AFLO. the poet is a Brighton-based spoken word artist, activist and academic who embraces creative expression to disrupt the status quo and inspire social change. AFLO. uses poetry as a vehicle to address hard-hitting topics, particularly racism and mental health, primarily speaking from her lived experiences. AFLO. has performed at various protests, festivals and events in Brighton and beyond and regularly offers workshops to encourage others to engage in creative expression as a means of personal as well as societal healing.

Priss Nash

Uncensored, Unfiltered, Unapologetic and Oversharing; Priss is a Brighton-based poet/spoken word artist telling their stories through verses, bars and pars. Priss’ work covers a range of hard-hitting subjects with a focus on race, trauma, identity and mental health. Offering an extremely personal and uncensored viewpoint through her poetry, Priss’ work and performances often push for real and tangible change by making audiences question their own biases and prejudices. Stemming from a musical background and a love for hip-hop, Priss often incorporates rhythmic flow and rapping into her performances in view of some of her favourite poets being rappers as she believes “hip-hop is just poetry with 808s”.

Rick Dove

Once voted “most likely to start the revolution” Rick is a queer and neurodivergent poet and activist from South West London. Arriving on the spoken word scene in 2015, Rick has performed across the UK and internationally, with performance credits including: The Wandsworth Arts Fringe, the Egham Festival of Music, the Edinburgh Fringe, and Shambala Festival.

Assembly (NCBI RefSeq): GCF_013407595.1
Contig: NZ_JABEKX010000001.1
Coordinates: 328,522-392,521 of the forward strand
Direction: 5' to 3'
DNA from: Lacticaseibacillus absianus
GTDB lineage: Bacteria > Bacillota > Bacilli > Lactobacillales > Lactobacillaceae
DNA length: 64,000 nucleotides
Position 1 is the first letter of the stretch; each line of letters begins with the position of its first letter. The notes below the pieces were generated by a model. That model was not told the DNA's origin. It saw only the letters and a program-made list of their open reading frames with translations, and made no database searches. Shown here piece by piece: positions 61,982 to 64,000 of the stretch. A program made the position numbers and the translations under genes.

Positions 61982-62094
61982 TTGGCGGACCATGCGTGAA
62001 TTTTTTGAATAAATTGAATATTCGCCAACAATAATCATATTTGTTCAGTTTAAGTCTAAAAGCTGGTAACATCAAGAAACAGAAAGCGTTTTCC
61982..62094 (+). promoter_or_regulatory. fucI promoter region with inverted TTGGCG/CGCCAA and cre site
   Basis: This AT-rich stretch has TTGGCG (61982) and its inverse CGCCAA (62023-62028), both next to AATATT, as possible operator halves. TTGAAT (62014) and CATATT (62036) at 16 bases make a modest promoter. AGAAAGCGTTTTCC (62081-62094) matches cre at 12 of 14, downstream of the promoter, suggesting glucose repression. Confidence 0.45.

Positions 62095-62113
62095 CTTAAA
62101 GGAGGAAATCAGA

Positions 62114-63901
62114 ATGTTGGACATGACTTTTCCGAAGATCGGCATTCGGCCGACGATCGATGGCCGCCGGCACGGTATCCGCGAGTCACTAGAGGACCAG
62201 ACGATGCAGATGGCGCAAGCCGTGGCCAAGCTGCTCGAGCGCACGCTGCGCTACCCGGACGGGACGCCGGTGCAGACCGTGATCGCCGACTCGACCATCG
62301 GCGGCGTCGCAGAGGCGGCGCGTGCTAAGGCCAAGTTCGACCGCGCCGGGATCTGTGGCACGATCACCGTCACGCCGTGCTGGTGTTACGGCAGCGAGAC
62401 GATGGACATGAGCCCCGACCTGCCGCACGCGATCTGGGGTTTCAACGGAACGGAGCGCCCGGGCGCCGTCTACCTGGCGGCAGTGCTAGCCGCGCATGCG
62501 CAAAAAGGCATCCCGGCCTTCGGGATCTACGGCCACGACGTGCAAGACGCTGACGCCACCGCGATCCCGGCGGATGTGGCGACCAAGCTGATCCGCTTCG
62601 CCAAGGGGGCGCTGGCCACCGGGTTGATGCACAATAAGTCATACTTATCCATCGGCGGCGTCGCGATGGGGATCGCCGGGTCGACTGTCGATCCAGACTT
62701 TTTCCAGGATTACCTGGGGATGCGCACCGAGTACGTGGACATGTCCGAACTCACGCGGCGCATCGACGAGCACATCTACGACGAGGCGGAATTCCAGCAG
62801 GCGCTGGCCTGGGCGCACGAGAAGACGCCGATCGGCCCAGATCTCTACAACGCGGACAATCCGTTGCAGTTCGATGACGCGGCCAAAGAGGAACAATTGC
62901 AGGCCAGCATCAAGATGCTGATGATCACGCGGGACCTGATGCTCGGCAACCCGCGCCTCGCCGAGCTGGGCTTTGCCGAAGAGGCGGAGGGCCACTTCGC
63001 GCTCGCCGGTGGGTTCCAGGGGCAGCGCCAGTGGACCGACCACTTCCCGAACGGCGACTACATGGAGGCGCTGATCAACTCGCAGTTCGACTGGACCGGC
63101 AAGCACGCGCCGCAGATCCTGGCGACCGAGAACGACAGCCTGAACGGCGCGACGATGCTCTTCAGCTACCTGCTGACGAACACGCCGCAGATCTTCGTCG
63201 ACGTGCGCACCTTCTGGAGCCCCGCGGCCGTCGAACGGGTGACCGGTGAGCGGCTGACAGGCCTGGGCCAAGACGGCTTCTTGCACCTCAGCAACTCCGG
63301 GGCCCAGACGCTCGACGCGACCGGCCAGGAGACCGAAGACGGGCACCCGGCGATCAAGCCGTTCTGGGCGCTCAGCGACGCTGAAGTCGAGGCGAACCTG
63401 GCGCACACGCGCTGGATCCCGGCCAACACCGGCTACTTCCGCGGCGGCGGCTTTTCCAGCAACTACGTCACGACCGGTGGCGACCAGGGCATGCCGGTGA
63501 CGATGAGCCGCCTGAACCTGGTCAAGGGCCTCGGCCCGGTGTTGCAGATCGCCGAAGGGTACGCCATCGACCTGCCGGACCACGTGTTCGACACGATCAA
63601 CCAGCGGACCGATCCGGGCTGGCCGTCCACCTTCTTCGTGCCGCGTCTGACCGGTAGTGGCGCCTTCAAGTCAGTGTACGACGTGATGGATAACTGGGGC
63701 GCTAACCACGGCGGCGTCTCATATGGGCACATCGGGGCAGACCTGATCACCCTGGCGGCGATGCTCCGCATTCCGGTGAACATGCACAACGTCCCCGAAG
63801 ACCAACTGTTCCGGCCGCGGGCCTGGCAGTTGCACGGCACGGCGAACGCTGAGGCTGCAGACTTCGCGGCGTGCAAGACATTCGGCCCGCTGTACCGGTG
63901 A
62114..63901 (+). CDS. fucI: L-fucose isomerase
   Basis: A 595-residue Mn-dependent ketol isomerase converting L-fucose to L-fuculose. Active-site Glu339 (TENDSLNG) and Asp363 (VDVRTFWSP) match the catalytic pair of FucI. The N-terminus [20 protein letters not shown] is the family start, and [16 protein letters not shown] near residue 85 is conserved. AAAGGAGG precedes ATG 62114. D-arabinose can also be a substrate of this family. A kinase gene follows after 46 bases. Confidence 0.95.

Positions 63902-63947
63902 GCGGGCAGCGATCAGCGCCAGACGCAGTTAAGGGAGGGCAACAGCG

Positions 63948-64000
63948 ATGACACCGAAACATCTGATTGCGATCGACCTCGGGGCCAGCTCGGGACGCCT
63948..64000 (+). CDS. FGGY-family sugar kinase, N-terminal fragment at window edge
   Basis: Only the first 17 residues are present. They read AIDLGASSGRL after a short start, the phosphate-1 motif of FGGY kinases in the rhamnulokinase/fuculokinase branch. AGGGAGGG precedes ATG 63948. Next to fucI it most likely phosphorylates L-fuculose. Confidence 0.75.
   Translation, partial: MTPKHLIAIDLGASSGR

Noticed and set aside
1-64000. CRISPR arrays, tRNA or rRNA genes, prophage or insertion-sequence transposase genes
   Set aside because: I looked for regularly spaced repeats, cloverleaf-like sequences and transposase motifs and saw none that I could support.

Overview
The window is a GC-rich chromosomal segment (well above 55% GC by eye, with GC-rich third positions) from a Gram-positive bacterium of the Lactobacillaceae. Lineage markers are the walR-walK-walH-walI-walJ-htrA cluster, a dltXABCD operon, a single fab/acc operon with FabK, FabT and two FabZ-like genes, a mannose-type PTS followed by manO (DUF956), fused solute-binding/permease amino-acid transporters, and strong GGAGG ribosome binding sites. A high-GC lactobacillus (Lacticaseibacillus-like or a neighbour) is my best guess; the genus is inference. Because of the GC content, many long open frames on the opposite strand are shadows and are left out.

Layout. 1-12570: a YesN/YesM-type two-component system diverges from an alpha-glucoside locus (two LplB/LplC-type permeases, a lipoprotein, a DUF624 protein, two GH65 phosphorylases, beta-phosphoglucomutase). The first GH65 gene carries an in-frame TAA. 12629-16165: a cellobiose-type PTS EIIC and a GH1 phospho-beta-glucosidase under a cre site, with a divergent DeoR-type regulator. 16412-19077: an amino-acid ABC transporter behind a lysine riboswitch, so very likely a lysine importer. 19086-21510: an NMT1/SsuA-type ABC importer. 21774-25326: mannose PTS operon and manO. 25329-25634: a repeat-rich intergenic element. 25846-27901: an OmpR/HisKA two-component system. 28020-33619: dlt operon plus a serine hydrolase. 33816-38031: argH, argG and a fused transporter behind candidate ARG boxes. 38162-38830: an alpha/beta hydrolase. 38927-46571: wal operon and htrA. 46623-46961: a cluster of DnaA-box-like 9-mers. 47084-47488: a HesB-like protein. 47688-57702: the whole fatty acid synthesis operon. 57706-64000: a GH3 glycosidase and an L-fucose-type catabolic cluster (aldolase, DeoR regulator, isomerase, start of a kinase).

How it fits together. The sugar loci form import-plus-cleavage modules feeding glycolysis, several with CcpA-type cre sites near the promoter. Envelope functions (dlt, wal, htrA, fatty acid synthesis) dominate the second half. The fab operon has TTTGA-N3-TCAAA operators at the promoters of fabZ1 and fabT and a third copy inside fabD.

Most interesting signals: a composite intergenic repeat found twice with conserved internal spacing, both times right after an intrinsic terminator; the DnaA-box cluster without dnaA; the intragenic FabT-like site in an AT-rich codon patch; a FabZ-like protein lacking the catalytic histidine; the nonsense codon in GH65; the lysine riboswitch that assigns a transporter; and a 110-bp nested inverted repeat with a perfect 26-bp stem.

Dubbed “one to watch” by TS Eliot Prize winner Roger Robinson, Rick’s debut full collection, Tales From the Other Box, was published in August 2020 by Burning Eye and Rick was crowned the Hammer & Tongue UK Poetry Slam Champion at the Royal Albert Hall on 4th July 2021.

Equally at home on a stage, or a page, or a march, Rick has a vision of a fairer world and he wants to take you with him.

Aaron Clarke

Aaron is Deputy Director at Vandu Languages, a family interpreting and translation company. A young man of Eritrean and English descent, he has recently started provided equalities and inclusion training to local councils and has been working with local ethnic minority communities and individuals for over 6 years.

Black History Month Events at Depot

Wine Tasting Event